View from the choir

I am a Catholic layperson and Secular Franciscan with a sense of humor. After years in the back pew watching, I have moved into the choir. It's nice to see faces instead of the backs of heads. But I still maintain God has a sense of humor - and that we are created in God's image.

Saturday, January 07, 2006

Pope John Paul II and St. Joseph

This year I have set more spiritual reading as one of my goals. Thanks to Moneybags, I’ve been assigned St. Joseph as my special saint for the year, so it seems natural that I would devote some of that reading to him.

As I looked into St. Joseph, I discovered that Pope John Paul II had written about him in Redemptoris Custos - Guardian of the Redeemer – in 1989 (http://www.catholic-forum.com/saints/stj01003.htm).

I will be reading that.

Meanwhile, Pope John Paul II later issued the following in a general audience on the Solemnity of Saint Joseph, Wednesday, 19 March 2003.

St Joseph, Patron of the Universal Church

1. Today we are celebrating the Solemnity of St Joseph, the Husband of Mary (Mt 1,24; Lk 1,27). Scripture points him out to us as the "father" of Jesus (Lk 2,27.33.41.43.48), prepared to carry out the divine plan, even when it eluded human understanding. To him, "son of David" (Mt 1,20; Lk 1,27), God entrusted the safekeeping of the Eternal Word, made man by the power of the Holy Spirit in the womb of the Virgin Mary. St Joseph is described in the Gospel as a "just man" (Mt 1,19), and for all believers he is a model of life in faith.

2. The word "just" evokes his moral rectitude, his sincere attachment to the practice of the law and his attitude of total openness to the will of the heavenly Father. Even in difficult and sometimes tragic moments, the humble carpenter of Nazareth never claimed for himself the right to dispute God's plan. He awaited the call from on High and in silence respected the mystery, letting himself be guided by the Lord. Once he received the mission, he fulfils it with docile responsibility. He listens attentively to the angel, when he is asked to take as his wife the Virgin of Nazareth (cf. Mt 1,18-25), in the flight into Egypt (cf. Mt 2,13-15) and in the return to Israel (cf. ibid., 2,19-23). In few, but significant strokes, the Evangelists describe him as the caring guardian of Jesus, an attentive and faithful husband, who exercises his family authority in a constant attitude of service.

Nothing else is said about him in the Sacred Scriptures, but this silence contains the special style of his mission: a life lived in the greyness of everyday life, but with steadfast faith in Providence.

3. Every day St Joseph had to provide for the family's needs with hard manual work. Thus the Church rightly points to him as the patron of workers.

Today's solemnity is also a wonderful occasion to reflect on the importance of work in the life of the human person, the family and the community.

The human being is the subject and the primary agent of work, and in the light of this truth, we can clearly perceive the fundamental connection between the person, work and society. Human activity - the Second Vatican Council recalls - proceeds from the human person and is ordered to the person. According to God's design and will, it must serve the true good of humanity and allow "man as an individual and as a member of society to cultivate and carry out his integral vocation" (cf.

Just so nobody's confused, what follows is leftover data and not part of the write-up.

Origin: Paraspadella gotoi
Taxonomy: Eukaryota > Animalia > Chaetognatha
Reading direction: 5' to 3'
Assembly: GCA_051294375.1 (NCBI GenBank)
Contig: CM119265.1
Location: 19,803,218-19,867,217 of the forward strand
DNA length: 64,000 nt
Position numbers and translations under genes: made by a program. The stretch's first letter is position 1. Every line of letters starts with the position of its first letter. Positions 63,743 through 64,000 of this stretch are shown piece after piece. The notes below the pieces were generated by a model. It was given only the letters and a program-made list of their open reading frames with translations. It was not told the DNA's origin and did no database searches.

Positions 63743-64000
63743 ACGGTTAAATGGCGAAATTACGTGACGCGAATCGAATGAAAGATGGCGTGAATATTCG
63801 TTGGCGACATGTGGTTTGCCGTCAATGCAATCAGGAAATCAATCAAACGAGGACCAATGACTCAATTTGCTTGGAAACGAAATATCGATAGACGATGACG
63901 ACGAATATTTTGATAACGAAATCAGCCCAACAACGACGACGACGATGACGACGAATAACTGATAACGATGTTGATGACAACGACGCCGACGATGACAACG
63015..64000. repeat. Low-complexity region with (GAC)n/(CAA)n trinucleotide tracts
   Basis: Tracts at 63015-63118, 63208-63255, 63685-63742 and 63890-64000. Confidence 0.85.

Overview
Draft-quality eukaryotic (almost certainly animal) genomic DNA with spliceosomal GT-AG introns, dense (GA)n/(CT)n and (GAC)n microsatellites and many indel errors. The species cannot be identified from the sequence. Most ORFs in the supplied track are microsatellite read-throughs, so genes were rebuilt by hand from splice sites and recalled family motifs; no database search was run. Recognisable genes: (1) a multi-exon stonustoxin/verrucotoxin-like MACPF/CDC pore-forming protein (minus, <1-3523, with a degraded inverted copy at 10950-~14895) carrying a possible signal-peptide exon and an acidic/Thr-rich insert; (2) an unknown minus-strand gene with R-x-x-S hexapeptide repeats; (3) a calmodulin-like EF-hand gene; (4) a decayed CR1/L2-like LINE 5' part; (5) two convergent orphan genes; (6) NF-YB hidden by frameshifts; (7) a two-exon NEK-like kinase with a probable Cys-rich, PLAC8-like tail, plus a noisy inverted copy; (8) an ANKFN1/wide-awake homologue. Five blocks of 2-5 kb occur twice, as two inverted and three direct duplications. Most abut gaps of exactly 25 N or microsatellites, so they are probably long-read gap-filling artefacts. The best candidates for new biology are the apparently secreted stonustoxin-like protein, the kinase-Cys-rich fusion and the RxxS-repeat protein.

Gaudium et spes, n. 35).
In order to fulfil this mission, a "tested spirituality of human work" must be cultivated that is firmly rooted in the "Gospel of work" and believers are called to proclaim and to witness to the Christian meaning of work in their many activities and occupations (cf.
Laborem exercens, n. 26).

4. May St Joseph, such a great and humble saint be an example that inspires Christian workers, who should call on him in every circumstance. Today I wish to entrust to the provident guardian of the Holy Family of Nazareth the young people who are training for their future profession, the unemployed, and those who are suffering from the hardship of the shortage of employment, families and the whole world of work, with the expectations and challenges, the problems and prospects that characterize it.

May St Joseph, the Patron of the universal Church, watch over the entire ecclesial community and, as the man of peace that he was, may he obtain for all humanity, especially for the peoples threatened at this time by war, the precious gift of harmony and peace.”

3 Comments:

Blogger Julie D. said...

When I saw that you wanted to read more about St. Joseph, I thought about this book that has been on my reading list for a while, "Not Your Average Joe."
http://www.amazon.com/gp/product/0974396249/qid=1136750046/sr=2-1/ref=pd_bbs_b_2_1/103-7966386-8409447?s=books&v=glance&n=283155

It may not be the type of reading you have in mind but I thought I'd pass it on.

2:55 PM  
Blogger Lee Strong said...

Thanks. I'll look it up

7:36 PM  
Blogger Moneybags said...

I love your posts on St. Joseph. I'm actually touched that you have posted so much on your patron saint for 2006. I have certainly prayed that all my work in the Saint for the Year project would be worth something.

And, by the way, great pictures posted. It looks great!

10:30 PM  

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